Vancouver Airport's Newest Puppy-In-Training Is Being Hired To Scare Birds Off The Runway
Now that's a job we can get behind.
The Vancouver International Airport has a new employee that has four legs and is extremely fluffy. This pup is absolutely adorable and it's almost more than our hearts can handle. However, the pup is more than just looks, the Vancouver Airport puppy-in-training is gearing up to handle some pretty serious tasks once she's trained.
Zoe Weber, YVR Communications Specialist, told Narcity that the pup's name is Echo and that she will be employed to "help manage wildlife at YVR." For example, one of her main duties will be to scare birds off the tarmac and away from the airport. Weber explained that Echo will be joining a canine colleague named Pilot “who has been enthusiastically working on the field for a couple of years.” Well, if that isn't the cutest thing we've ever heard we just don't know what is.
Echo is a Hungarian Mudi (pronounced Moody). Weber told us that this particular breed is best known for their shiny black, curly fur, their strong herding instincts, and their calm personalities. Weber continued that Echo’s breed is proving to be the perfect choice for the airport as they are smart, active, and love to work. Now doesn't that sound like an ideal airport employee to have around? While you can already spot Pilot (the dog) on duty, Echo will still be in training for a while longer.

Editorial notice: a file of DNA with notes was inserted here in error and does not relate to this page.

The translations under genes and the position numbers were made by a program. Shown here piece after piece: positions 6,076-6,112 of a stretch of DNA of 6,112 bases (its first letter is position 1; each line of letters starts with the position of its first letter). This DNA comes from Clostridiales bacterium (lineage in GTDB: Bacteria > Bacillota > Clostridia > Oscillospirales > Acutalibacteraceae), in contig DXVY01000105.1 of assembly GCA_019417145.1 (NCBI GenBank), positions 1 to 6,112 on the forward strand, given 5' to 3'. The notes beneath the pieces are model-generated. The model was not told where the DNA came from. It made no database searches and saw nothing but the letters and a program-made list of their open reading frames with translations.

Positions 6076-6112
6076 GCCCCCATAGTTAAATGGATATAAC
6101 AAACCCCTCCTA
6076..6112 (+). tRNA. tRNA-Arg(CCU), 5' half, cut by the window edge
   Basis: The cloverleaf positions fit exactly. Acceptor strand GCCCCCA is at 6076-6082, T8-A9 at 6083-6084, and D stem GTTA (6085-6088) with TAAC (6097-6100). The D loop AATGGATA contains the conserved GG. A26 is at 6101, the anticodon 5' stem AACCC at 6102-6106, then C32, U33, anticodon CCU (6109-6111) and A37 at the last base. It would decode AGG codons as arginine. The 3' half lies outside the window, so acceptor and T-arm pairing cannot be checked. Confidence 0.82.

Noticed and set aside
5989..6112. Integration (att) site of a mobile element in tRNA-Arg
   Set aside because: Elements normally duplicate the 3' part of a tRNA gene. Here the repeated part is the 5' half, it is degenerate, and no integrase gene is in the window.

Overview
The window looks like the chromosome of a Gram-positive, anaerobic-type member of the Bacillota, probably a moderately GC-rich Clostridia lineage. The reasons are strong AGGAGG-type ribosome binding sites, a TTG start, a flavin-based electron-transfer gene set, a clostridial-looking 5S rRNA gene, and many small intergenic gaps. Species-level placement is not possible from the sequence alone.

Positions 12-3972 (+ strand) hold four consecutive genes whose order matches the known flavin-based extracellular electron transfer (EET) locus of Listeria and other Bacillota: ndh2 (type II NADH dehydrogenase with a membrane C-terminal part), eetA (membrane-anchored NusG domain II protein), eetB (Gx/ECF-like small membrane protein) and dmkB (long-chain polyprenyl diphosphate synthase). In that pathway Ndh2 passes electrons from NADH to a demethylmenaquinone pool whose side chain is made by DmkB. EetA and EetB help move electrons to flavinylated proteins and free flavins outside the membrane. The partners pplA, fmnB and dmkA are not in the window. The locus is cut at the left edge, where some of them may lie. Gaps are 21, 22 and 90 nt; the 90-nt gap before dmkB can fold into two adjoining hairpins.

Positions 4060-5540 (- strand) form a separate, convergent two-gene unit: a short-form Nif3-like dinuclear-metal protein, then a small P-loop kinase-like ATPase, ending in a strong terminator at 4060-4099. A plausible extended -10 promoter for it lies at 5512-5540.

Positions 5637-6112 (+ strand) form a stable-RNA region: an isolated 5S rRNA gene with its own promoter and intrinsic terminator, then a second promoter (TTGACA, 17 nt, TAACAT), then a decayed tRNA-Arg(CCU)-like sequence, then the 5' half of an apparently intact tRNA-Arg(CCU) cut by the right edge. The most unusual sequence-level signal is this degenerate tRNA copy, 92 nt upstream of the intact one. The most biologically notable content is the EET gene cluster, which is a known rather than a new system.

More specifically, Weber told us that Echo will finish up her training at the end of Summer 2020. "Echo is originally from Finland and started her training in June 2019." Turns out this gig needs a whole lot of training.
As for her eventual wildlife management duties, let's talk specifics. "The dogs are on the airfield from October to May when the largest flocking birds, like Snow Geese, are migrating through or wintering near YVR," said Weber.
YVR is located on a birth path for these birds, so the Airport and the pups are working to “ensure safe aircraft operations while conserving wildlife.” Weber told us that the dogs are just one of the many ways they work to co-exist safely with wildlife.
To us, that sounds like a pretty serious win, win, win. A win for the airport, for the wildlife, and for us who get to look at these cute workin' dogs. Maybe this will help us get over the slightlyrecently.